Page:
since cutting edge technology used in military and spy-craft is not made public in order to maintain an advantage over an adversary. It is understandable belief based on what has been published by reputable sources.

Take for example 'directed-energy weapons'. At Armywarcollege.edu (not HTTPS)

Directed-Energy Warfare, a Revolution in Military Affairs

Military use of directed-energy technology has moved beyond the realm of science fiction. In the past two decades, directed-energy technologies have quickly matured from the research laboratory, to the operational force and have become highly effective instruments of war.
Content from External Source
However when someone makes the claim that directed energy weapons were used to cause the Camp Fires, that crosses over into conspiracy theorist, since it is not based on any verifiable evidence from a reputable source that 'directed energy weapons' were used to create that fire.
 
Last edited:

internet

New Member
Most people don't use the word conspiracy at all. They think more of motivations, interests, agendas and plans. All people have those and act accordingly but that is not seen as if they are conspiring to reach whatever the goal may be. Instead they see it as normal, if the actions are in line with the stated goals, or reflects untrustworthiness on the person, if the actions are not in line with the stated goals.

One conclusion I derive from this is that regardless of the reason for trusting someone or not will reflect on how we judge the involved persons responsibility. The same goes for organisations. A "conspiracy theory" is therefore not as much a statement about an event as it is a reflection of our trust in people/organisations/government/society.

As it is there is not much trust in the government, politicians, organisations or corporations and therefore nefarious motives will be ascribed to alot of things.

Lets not forget that the existence of Santa Claus is a conspiracy between members of an older generation to hide from a younger generation the truth about where christmas gifts come from. :)

On a more serious note. During the 90's in the US there where militias of different kinds. These where kind of paranoid believing they were infiltrated and being framed by the FBI. Regardless of if they were, did they have any reason for this belief that the government was conspiring against them? Well, it was common knowledge that FBI had been running an operation called Cointelpro that involved infiltration and framing of civil liberties groups and more. An operation that, at the time, was secret and when infiltration and framing by the FBI was talked about was called "conspiracy theories".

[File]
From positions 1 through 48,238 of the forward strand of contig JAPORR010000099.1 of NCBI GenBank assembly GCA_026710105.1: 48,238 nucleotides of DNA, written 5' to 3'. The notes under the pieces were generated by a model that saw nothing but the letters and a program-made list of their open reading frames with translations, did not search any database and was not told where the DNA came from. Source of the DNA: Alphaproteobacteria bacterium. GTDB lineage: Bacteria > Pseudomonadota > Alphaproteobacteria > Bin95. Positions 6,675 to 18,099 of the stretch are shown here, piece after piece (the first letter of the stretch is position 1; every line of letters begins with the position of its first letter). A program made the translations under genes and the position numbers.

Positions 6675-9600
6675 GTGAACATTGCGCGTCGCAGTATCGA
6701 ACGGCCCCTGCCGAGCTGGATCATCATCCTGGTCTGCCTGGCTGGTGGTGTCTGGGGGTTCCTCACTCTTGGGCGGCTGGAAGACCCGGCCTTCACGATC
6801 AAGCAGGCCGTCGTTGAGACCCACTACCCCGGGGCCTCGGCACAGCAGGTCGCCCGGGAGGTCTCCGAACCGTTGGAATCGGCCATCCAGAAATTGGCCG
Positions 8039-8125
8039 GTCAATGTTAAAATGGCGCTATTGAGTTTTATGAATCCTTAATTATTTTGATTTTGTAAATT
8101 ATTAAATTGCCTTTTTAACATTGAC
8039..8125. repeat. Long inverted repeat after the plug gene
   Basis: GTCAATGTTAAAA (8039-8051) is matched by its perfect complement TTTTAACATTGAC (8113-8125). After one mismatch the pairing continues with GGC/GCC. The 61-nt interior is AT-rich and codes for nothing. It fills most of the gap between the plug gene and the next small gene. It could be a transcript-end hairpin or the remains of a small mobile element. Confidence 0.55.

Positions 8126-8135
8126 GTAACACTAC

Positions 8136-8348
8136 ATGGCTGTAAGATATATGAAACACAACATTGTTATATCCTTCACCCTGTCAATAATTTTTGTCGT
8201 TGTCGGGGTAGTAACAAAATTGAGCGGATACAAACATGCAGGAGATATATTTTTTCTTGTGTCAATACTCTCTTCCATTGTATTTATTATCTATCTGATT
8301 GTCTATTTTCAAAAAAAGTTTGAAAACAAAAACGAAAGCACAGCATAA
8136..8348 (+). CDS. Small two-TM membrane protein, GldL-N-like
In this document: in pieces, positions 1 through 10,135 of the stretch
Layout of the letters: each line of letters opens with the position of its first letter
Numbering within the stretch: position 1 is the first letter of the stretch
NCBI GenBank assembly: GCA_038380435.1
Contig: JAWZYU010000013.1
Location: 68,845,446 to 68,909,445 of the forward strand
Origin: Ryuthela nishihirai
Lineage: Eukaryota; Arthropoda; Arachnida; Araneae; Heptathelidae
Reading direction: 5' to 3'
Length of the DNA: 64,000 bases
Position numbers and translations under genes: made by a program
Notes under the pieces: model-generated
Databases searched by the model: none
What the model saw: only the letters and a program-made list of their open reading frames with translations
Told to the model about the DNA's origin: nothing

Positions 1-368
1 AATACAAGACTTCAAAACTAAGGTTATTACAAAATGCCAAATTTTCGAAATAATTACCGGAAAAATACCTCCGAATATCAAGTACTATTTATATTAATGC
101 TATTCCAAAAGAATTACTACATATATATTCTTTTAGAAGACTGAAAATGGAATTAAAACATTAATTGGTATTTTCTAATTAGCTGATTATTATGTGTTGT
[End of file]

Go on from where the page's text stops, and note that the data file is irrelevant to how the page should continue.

I am from Sweden and during the cold war our public policy was non-alignement in peace and neutrality if there would be war. This was public policy and nothing to the contrary was ever hinted at. Of course we belonged to the west and everyone intended to side with the west during a conflict and everyone anticipated we would recieve help from NATO if attacked by the Soviet Union. In fact, and unbeknownst to the public, a number of preparations had been made with other countries and NATO from the end of WW2 until the fall of the Soviet Union. Preparations about mining with Denmark. Air corridors for bombers. Cruise missile flights. Sharing of radio intelligence. What parts of northern Sweden should be defended by Sweden and NATO respectively. No small things. All of this was a conspiracy by the government that was not revealed until the 90's and not fully even then.

Now, even if most people in Sweden think the government did the right thing there remains a new found knowledge that the government can and will hold secrets for a long time. We trust our government as much as americans do theirs and therefore our trust in what they say about an event will viewed through a general lack of trust and the knowledge of their capacity to keep secrets.

CT may be justified sceptisism run amok. Debunking will not solve the underlying distrust that is the cause of CT.
 

Mick West

Administrator
Staff member
Debunking will not solve the underlying distrust that is the cause of CT.
That's not really the goal though. It's to get people to focus on real problems instead of imaginary problems. I don't really trust the government myself and I think there needs to be vigilance over their actions. False conspiracy theories get in the way of effective checks on power.
 

internet

New Member
False conspiracy theories get in the way of effective checks on power.

Haha! "False conspiracy theories". Is not the thread about just that? Having a theory about a conspiracy that goes against the dominant narrative/facts about an event or situation is a large part of what the label "conspiracy theorist" denotes. All CTs are by definition sort of false because if they were true AND part of the dominant narrative they would not be a CT. Russiagate is not considered a CT because it is part of the dominant narrative even though not true when it comes to many of its parts.

We should remember that it takes so long for the truth to come out that most of the people that lived at the time are dead or just old and out of the loop. The new generation have barely second hand information of how people thought at the time and can therefore not judge the information in the context of the time. So, does it really matter that the NSA lied about the second attack in the Gulf of Tonkin? Would anything have changed if they had not or if they had been exposed lying back when it happened? Was anyone questioning it back then and did they get labeled as conspiracy theorists or anything similar/worse? It took the NSA 40 years to admit to lying or, as it says on wikipedia, "deliberately skewed" the evidence.